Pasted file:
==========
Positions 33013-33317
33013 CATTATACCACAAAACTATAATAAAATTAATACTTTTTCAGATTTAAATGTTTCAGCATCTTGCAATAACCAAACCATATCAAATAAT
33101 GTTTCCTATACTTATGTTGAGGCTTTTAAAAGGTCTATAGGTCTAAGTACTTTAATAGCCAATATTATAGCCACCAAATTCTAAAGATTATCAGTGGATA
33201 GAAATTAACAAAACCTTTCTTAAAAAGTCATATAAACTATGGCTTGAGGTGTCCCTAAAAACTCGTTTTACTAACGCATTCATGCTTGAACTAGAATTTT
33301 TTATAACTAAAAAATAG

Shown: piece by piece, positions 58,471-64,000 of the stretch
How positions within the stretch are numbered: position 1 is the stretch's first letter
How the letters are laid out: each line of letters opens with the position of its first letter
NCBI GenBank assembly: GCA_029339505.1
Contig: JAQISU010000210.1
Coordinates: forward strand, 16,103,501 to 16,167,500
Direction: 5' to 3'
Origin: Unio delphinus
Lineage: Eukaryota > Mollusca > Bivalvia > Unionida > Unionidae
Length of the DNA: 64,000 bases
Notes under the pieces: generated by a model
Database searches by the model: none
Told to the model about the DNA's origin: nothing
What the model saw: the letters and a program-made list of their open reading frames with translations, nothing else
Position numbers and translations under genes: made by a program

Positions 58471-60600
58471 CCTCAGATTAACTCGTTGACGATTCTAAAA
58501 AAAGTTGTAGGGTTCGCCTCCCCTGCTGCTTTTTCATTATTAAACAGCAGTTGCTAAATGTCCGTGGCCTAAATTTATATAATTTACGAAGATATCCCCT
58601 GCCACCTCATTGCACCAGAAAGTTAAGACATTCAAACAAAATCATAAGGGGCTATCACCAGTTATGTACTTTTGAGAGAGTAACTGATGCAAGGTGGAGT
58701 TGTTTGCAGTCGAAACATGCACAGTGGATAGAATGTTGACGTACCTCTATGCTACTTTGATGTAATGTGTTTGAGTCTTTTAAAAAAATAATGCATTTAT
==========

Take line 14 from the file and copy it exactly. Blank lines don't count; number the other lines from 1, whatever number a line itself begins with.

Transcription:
Lineage: Eukaryota > Mollusca > Bivalvia > Unionida > Unionidae